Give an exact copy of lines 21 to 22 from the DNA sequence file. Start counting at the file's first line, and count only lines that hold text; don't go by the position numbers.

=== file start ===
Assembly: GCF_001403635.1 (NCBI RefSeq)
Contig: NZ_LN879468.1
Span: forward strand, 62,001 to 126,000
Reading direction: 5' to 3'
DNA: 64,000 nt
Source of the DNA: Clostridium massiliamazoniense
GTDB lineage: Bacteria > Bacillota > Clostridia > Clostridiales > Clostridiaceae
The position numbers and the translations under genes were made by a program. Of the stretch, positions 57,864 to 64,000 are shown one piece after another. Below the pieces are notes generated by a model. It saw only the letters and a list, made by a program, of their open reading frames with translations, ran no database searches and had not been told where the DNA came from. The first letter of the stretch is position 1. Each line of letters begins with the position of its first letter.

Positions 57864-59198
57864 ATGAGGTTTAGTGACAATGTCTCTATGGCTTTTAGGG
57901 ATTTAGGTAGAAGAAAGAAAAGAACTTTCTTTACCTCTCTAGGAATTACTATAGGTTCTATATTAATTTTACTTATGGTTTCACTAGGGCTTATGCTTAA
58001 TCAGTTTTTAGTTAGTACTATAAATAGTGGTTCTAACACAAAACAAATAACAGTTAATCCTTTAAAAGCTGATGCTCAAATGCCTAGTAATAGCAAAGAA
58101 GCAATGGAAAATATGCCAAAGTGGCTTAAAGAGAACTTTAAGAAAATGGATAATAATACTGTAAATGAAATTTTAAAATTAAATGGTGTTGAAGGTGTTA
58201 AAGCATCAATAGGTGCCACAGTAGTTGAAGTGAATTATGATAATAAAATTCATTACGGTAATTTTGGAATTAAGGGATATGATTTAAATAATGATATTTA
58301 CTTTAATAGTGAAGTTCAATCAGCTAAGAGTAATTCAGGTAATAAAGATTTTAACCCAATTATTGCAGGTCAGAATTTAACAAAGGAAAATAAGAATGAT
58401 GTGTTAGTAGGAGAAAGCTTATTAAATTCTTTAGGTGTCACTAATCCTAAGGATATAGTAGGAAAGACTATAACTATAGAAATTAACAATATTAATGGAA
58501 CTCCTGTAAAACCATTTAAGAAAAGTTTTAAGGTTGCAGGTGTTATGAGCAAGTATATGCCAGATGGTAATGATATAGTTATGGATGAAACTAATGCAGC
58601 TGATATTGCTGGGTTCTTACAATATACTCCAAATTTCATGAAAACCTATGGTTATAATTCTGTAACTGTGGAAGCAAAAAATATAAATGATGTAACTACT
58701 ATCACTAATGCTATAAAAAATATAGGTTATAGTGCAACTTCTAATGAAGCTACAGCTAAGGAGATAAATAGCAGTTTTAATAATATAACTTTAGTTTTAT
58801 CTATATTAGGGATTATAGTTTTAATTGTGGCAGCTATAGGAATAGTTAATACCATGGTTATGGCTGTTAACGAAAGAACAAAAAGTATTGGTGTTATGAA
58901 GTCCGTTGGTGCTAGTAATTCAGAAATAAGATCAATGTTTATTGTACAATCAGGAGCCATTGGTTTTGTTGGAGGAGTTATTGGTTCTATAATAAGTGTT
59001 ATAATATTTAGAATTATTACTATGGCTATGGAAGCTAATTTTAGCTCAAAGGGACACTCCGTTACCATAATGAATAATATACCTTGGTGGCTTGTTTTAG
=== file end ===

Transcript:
58901 GTCCGTTGGTGCTAGTAATTCAGAAATAAGATCAATGTTTATTGTACAATCAGGAGCCATTGGTTTTGTTGGAGGAGTTATTGGTTCTATAATAAGTGTT
59001 ATAATATTTAGAATTATTACTATGGCTATGGAAGCTAATTTTAGCTCAAAGGGACACTCCGTTACCATAATGAATAATATACCTTGGTGGCTTGTTTTAG